More than 40 Conservative MPs are calling for the UK’s first new deep coal mine in 30 years to be given the go-ahead, reports BBC News. Cumbria County Council had originally backed the scheme in Whitehaven, West Cumbria, but is now reviewing its decision over concerns about climate change, the outlet explains. In a letter to the council’s Labour leader, the MPs argue that the mine would fall “within the government agendas for net-zero carbon emission by 2050” and that blocking the project would pose “a serious risk to Cumbria’s economic growth”. BBC News environment analyst Roger Harrabin says that “the government’s independent advisory committee on climate change strongly opposes the mine, warning that any jobs it creates will be temporary, and that approving the project will undermine the PM’s global leadership on the climate”. Harrabin also has an explainer about the coal mine “controversy”. The Independent notes that “the application is likely to be considered at a council planning meeting in April, but a final decision is not expected until after the local council elections in May”.
Meanwhile, the Times reports that “approval for a huge wind farm off the coast of Norfolk has been overturned by the High Court after a crowdfunded legal challenge concerning onshore infrastructure”. The paper continues: “Vattenfall’s Norfolk Vanguard project was granted planning consent by the government in July and would entail up to 158 turbines about 30 miles offshore, generating enough electricity to power 2m homes…Residents objected to the visual impact of the substation, together with another planned for a second proposed Vattenfall wind farm, Norfolk Boreas.” A local resident brought a legal challenge arguing that the business secretary had wrongly failed to take into account the “cumulative impact” of the two projects. The High Court found in favour of the challenge yesterday and ruled that permission for Vanguard should be quashed, the paper explains. A spokesman for the business department said that it was “disappointed by the outcome” but they “will be considering the judgment carefully before deciding next steps”, reports BBC News. Finally, the Economist has a piece on the “NIMBY problem” facing solar farms in the UK.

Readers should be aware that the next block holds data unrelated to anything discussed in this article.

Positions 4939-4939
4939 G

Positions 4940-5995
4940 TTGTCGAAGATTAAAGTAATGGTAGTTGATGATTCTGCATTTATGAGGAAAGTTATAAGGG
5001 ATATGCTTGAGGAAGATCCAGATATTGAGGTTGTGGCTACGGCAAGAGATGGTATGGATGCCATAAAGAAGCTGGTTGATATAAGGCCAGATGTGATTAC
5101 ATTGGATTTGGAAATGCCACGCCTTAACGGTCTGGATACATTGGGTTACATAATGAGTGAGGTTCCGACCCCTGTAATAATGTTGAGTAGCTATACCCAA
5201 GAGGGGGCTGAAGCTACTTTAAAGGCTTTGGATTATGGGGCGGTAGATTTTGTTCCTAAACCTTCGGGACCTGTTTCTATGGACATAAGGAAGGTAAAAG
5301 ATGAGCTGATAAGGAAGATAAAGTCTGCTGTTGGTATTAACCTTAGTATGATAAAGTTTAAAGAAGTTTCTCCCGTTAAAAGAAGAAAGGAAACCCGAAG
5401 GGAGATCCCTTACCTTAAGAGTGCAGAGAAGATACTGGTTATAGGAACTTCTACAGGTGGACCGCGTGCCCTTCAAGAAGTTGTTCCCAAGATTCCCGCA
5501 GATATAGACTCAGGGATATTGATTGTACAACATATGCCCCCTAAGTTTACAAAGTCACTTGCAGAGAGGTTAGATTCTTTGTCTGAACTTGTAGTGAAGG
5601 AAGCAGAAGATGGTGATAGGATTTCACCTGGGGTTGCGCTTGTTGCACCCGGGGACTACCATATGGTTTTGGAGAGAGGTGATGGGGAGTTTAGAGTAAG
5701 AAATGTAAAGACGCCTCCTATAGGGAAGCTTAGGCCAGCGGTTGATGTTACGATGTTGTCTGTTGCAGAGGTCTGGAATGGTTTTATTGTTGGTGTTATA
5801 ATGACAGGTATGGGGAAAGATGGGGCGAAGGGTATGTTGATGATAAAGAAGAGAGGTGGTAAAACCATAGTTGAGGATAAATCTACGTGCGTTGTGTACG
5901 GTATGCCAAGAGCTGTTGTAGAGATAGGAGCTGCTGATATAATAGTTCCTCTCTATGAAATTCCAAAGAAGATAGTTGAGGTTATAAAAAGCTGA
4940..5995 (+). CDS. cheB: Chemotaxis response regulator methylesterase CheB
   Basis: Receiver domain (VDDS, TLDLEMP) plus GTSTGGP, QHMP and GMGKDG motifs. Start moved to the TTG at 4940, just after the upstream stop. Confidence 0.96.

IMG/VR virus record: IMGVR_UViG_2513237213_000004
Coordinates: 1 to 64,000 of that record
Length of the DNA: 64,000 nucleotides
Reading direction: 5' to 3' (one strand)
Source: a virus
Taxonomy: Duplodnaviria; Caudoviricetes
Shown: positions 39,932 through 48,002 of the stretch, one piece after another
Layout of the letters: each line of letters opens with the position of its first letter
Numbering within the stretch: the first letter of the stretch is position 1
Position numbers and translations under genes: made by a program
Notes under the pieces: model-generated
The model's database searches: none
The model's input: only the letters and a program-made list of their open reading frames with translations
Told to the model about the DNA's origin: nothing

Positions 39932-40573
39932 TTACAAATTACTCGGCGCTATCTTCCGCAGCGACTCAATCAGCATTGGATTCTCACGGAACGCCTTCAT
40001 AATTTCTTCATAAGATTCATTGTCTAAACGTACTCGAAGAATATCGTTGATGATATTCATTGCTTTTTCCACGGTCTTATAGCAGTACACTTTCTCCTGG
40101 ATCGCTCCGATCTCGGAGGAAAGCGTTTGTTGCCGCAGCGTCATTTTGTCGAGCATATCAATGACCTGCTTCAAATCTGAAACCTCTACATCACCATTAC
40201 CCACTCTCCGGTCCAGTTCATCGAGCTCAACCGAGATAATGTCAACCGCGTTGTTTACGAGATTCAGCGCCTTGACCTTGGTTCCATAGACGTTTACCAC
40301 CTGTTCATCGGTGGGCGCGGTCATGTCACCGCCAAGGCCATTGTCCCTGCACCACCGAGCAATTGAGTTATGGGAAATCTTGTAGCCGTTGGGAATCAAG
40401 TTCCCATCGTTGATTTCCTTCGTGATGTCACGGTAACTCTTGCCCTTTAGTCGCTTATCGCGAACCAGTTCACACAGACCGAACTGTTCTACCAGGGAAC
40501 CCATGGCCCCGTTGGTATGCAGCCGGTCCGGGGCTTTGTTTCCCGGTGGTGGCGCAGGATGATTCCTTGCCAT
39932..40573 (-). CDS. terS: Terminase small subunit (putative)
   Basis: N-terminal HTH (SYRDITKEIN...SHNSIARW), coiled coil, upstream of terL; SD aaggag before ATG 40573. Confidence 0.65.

A new UN Environment Programme report warns that the world must transform its relationship with nature to tackle the combined issues of climate change, biodiversity loss and pollution, reports the Independent. The paper continues: “The three crises are inextricably linked and so must be fought together, the report said, with the economic recovery from the Covid pandemic providing an ‘unmissable opportunity’ to face up to the challenge.” In the report’s forward, UN chief Antonio Guterres writes: “Humanity is waging war on nature. This is senseless and suicidal. The consequences of our recklessness are already apparent in human suffering, towering economic losses and the accelerating erosion of life on Earth…On the contrary, making peace with nature, securing its health and building on the critical and undervalued benefits that it provides are key to a prosperous and sustainable future for all,” the paper says. The report argues that societies and economies must be transformed by policies such as replacing GDP as an economic measure with one that reflects the true value of nature, notes the Guardian. The paper adds: “Carbon emissions need to be taxed, and trillions of dollars of ‘perverse’ subsidies for fossil fuels and destructive farming must be diverted to green energy and food production, the report says. As well as systemic changes, people in rich nations can act too, it says, by cutting meat consumption and wasting less energy and water.” Sky News and Al Jazeera also have the story.
After a wave of car manufacturers coming forward with plans to switch to electric vehicles, the Financial Times reports that Daimler’s chief executive has said they will not “prematurely” phase out sales of combustion engine vehicles. The piece notes that while Daimler’s Mercedes brand “has committed to having a carbon neutral fleet by 2039, the company has not named a date by which it will stop selling cars with pipe-tail emissions”. The newspaper said that, according to Daimler, its petrol and diesel models are a “cash machine” that can help to fund its electric models. It notes that the company has already announced it would split into two, listing its truck arm separately so that Mercedes could “benefit from investors’ appetite for electric car pioneers, such as Tesla”. Meanwhile, a piece in the Guardian quotes an electric vehicle industry representative who says Australia risks being left in a “parallel world” as other nations and major companies shift away from combustion engines.